First, we think of the grand works of providence for which we are thankful. Proverbs 16:9 says, “A person’s heart plans his way, but the LORD determines his steps.” Jeremiah 10:23 says, “I know, O LORD, that the way of man is not in himself, that it is not in man who walks to direct his steps.” The CSB says, “a person’s way of life is not his own; no one who walks determines his own steps.” We are to work out our salvation with fear and trembling because “It is God who is working in you both to will and to work according to his good purpose” (Phil. 2:12-13). God’s involvement in the intricacies of life is mysterious and undeniable if we believe the Scriptures. While it is a mystery, it is a sacred mystery which we should treasure since we know we are treasured by him.

We should also be thankful for the providence of nature which allows us the opportunity to live reasonable lives. Acts 14:17 says, “he left not himself without witness, in that he did good and gave rain from heaven and fruitful seasons and filling your hearts with joy.” Every good and perfect gift is from the LORD. We must trust him.

Secondly, we must recognize our own responsibility in doing whatever the LORD wills. He is our LORD, our King, our Sovereign. He demands our allegiance by his decree and by virtue of his excellence. If there is one aspect of our relationship to God which might be most easily seen, it is that we should obey him. Dr. William L. Pettingill the well-known Bible teacher and author of many books, at a meeting of the Philadelphia Fundamentalists made a penetrating remark on this subject. “Most people,” he said, “don’t want to know the will of God in order to do it; they want to know it in order to consider it.”Paul “received grace and apostleship to bring about the obedience of faith for the sake of his name” (Rom. 1:5). In Romans 6:17 Paul said, “But thank God that, although you used to be slaves of sin, you obeyed from the heart that pattern of teaching to which you were handed over, and having been set free from sin, you became enslaved to righteousness.” Everything we do, therefore, should be in compliance with His Word and His nature revealed in Christ.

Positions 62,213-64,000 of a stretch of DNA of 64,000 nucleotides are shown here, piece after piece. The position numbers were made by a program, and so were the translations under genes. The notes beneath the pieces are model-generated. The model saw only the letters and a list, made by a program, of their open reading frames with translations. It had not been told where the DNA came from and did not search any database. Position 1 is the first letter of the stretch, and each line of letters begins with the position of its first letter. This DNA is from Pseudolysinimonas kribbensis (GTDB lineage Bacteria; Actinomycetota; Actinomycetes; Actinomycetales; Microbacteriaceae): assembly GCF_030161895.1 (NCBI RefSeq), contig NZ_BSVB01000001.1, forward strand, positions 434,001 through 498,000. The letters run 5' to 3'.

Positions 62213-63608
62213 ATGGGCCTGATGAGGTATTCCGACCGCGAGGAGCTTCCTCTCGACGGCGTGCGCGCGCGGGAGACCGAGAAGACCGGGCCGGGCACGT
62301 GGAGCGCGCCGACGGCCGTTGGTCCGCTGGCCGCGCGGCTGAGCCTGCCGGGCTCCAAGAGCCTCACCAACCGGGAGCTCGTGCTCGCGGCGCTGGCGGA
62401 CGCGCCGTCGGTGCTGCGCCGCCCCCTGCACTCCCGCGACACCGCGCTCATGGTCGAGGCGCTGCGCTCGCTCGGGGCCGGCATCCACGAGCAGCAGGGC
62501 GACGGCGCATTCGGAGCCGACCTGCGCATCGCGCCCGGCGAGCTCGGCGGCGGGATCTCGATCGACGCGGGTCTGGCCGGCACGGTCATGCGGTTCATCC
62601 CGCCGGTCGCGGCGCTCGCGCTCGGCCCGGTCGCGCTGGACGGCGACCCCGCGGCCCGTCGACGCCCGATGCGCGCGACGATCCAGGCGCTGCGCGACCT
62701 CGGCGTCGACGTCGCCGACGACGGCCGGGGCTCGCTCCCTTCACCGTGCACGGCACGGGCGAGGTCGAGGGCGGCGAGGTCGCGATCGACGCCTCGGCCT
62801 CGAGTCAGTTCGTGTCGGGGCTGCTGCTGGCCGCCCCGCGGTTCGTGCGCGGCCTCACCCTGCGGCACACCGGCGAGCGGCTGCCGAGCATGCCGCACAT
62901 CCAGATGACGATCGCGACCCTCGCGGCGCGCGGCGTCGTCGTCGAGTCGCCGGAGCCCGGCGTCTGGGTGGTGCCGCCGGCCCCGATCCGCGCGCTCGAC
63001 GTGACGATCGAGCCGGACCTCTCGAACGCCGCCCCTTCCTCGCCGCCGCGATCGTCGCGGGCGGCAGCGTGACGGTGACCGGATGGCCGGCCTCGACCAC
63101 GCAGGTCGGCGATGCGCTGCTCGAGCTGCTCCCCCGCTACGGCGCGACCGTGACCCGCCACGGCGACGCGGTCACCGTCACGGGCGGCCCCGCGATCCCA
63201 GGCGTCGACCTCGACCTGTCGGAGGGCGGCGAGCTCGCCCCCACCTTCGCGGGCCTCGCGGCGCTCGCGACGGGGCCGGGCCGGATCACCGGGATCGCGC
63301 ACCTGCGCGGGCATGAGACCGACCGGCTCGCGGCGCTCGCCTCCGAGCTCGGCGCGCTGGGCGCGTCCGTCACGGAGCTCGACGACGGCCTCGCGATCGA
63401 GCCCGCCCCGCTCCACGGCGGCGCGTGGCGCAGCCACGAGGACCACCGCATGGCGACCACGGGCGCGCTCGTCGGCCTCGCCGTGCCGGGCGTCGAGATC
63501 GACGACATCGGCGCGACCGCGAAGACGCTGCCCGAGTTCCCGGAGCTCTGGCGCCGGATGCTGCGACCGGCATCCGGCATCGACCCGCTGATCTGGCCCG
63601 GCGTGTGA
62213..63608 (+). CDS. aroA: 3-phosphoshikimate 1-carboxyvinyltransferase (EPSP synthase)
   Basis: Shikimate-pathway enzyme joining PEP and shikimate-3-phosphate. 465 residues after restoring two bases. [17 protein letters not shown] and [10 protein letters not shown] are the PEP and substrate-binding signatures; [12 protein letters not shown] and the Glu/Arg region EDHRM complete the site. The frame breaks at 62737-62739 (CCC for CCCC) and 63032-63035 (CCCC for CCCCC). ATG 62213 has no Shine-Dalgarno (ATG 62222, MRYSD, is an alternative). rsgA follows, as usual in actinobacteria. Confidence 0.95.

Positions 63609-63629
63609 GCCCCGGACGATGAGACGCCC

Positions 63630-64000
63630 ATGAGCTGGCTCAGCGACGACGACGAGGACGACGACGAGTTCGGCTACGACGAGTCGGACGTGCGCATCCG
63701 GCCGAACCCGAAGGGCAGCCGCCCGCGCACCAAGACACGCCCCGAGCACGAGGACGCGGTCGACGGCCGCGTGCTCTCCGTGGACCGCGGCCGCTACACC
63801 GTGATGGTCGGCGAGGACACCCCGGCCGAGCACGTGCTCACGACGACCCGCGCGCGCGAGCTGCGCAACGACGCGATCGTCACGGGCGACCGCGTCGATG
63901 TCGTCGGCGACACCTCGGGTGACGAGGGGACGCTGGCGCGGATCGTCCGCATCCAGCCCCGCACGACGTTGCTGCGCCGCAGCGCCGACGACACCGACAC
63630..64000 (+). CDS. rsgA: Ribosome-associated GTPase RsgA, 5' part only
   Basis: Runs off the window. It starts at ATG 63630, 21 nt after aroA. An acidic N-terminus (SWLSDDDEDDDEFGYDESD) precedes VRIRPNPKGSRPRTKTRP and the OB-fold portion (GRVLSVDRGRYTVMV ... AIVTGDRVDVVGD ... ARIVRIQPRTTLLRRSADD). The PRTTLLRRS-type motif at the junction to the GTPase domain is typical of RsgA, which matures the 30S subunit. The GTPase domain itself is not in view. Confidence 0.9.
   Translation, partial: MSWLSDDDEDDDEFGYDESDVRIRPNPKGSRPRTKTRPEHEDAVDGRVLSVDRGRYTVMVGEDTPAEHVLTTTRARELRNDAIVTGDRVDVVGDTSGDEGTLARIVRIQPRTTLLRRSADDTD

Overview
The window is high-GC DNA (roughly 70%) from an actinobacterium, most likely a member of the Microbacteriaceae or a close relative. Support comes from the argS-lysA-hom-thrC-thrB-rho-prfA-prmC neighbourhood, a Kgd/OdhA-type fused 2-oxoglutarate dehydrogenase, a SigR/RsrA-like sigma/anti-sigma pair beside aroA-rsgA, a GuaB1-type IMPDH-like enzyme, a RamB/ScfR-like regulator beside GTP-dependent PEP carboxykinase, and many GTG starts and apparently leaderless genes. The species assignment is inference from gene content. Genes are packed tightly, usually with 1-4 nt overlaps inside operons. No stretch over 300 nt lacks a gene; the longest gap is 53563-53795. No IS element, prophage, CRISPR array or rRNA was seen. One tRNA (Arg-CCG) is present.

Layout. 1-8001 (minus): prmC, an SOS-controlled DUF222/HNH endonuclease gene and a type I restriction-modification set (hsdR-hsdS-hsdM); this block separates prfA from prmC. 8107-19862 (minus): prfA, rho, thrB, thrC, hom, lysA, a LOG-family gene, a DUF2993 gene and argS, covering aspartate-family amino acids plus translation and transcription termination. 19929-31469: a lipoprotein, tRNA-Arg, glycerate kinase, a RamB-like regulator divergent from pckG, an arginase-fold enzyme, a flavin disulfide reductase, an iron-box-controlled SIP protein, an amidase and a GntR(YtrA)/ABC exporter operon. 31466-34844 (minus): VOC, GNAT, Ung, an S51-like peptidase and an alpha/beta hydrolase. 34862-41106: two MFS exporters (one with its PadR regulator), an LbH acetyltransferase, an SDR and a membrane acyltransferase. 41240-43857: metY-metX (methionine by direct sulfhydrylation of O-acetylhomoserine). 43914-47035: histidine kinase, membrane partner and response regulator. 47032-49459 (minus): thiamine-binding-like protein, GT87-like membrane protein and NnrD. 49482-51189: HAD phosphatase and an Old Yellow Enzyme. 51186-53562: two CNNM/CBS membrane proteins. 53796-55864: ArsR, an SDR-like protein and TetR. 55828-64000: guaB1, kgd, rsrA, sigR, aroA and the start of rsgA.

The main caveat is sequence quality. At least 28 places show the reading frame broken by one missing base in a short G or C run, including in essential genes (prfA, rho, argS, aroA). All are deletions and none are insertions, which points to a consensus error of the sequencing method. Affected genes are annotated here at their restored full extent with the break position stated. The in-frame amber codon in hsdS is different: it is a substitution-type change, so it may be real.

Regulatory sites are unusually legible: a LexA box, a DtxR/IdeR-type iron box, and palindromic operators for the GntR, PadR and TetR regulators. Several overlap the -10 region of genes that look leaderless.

We can trust God with our future because Christ is the Alpha and Omega who holds the future in his hands. We can trust God’s providence and God’s principles. Ultimately, our comfort in our God’s will depends on how comfortable we are with belonging entirely to God. When we declare “the LORD is my Shepherd,’ we should remember that means he is the one who determines our direction, our lives, and our fate.

Psalm 119:50 says, “This is my comfort in my affliction, for your Word has given me life.” Job said, “Even if he kills me, I will hope in him” (Job 13:15). Charles Spurgeon said, “This is one of the supreme sayings of Scripture. It rises, like an alpine summit, clear above all ordinary heights of speech, it pierces the clouds, and glistens in the light of God. If I were required to quote a selection of the sublimest utterances of the human mind, I should mention this among the first: “Though he slay me, yet will I trust in him.”[3] Habakkuk wrote, “Though the fig tree does not but and there is no fruit on the vines, though olive crop fails and the fields produce no food, though the flocks disappear from the pen and there are no herds in the stalls, yet I will celebrate in the LORD; I will rejoice in the God of my salvation! The LORD my Lord is my strength;” (Habakkuk 3:17-18).